The Orange Spearer Mantis Shrimp lies in wait for its next meal in the dark sands of Lembeh. This great image was captured by our guest, Tasha. Can you spot his little Shrimp friend?
The Orange Spearer or Golden Mantis’ scientific name is Lysiosquillidae.mapia. These Mantis Shrimp can grow up to 38 centimeters in length. The Orange Spearer lives in a burrow in the sand where it spends most of its life. While they will occasionally go out and hunt prey, they usually prefer to sit at the entrance of the burrow waiting for unsuspecting prey to come along. When their favorite meal swims by they capture it by surprise. The Orange Spearer Mantis Shrimp use their powerful claws to spear or stun their prey. Their claws pack a punch of over 50 miles per hour with a force of over 300 pounds!
We had a small New Year gathering this year in Lembeh but it was a good one! A lovely dinner prepared by our fabulous kitchen staff followed by drinks and music in the cafe. A traditional Two Fish style, we set off our own fireworks on the beach and that was followed by an amazing display of fireworks from across the strait in Bitung. It was a great night for all of us!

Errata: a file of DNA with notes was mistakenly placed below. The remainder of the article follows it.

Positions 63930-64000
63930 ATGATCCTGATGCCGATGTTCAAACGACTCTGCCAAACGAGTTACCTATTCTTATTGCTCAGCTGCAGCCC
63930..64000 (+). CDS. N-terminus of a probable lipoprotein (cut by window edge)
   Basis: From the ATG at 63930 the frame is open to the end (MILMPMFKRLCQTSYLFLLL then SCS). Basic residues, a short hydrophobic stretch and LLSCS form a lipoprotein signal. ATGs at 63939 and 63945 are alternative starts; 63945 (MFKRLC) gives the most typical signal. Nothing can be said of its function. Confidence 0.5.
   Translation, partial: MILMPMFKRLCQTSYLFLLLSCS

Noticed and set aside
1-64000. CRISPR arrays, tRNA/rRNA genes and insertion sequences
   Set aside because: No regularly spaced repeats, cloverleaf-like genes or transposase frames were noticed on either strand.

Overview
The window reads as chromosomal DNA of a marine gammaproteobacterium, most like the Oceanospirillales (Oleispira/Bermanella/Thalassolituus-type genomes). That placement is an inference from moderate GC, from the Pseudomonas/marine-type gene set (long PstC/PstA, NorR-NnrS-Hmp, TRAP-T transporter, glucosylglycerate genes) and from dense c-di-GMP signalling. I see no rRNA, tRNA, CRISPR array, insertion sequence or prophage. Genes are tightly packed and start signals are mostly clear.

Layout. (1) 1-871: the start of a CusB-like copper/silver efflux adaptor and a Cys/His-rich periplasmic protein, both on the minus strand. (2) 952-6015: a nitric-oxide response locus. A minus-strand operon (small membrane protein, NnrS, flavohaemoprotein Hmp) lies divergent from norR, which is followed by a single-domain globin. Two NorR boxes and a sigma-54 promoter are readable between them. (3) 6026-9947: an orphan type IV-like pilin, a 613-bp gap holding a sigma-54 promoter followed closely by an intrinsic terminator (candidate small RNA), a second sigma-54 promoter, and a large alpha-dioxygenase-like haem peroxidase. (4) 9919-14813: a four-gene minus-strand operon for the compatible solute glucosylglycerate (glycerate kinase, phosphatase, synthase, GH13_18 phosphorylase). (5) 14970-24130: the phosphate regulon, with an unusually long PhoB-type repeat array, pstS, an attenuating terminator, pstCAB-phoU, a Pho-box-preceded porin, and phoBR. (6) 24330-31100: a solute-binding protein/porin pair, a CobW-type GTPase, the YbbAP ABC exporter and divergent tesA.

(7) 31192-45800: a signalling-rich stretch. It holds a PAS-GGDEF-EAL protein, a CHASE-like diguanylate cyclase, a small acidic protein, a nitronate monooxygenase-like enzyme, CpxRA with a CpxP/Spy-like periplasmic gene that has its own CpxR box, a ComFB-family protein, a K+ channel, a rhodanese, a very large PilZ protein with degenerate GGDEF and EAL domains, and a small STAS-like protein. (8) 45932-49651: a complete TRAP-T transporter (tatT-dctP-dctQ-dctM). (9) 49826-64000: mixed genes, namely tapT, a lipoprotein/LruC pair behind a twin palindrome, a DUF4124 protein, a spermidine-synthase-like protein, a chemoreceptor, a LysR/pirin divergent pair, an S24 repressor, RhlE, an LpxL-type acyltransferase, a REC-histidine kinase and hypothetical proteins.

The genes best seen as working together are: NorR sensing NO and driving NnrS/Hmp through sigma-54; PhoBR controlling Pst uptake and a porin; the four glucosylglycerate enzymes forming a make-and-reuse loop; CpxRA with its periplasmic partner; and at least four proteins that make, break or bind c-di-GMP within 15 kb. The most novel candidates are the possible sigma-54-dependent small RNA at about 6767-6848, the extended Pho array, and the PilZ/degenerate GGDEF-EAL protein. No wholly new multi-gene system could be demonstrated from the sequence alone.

It is quite common to spot one of these guys on day dives and night dives, you just have to look very closely. They can sometimes be difficult to find in the rubble of Lembeh’s dark sands.
Along with the Orange Spearer Mantis Shrimp, this week in Lembeh, our guests have been spotting all sorts such as the Peacock Mantis Shrimp, lots of Juvenile Harlequin Sweetlips, Cirrate phyllodesmium, Broadclub Cuttlefish, Bobtail Squid and so much more! The highlight though was another sighting of the Weedy Rhinopias and Flamboyant Cuttlefish eggs hatching!
VIP guest, Nicole helped us bring in the new year this week along with our other guests who were from Germany, Canada, China and the UK.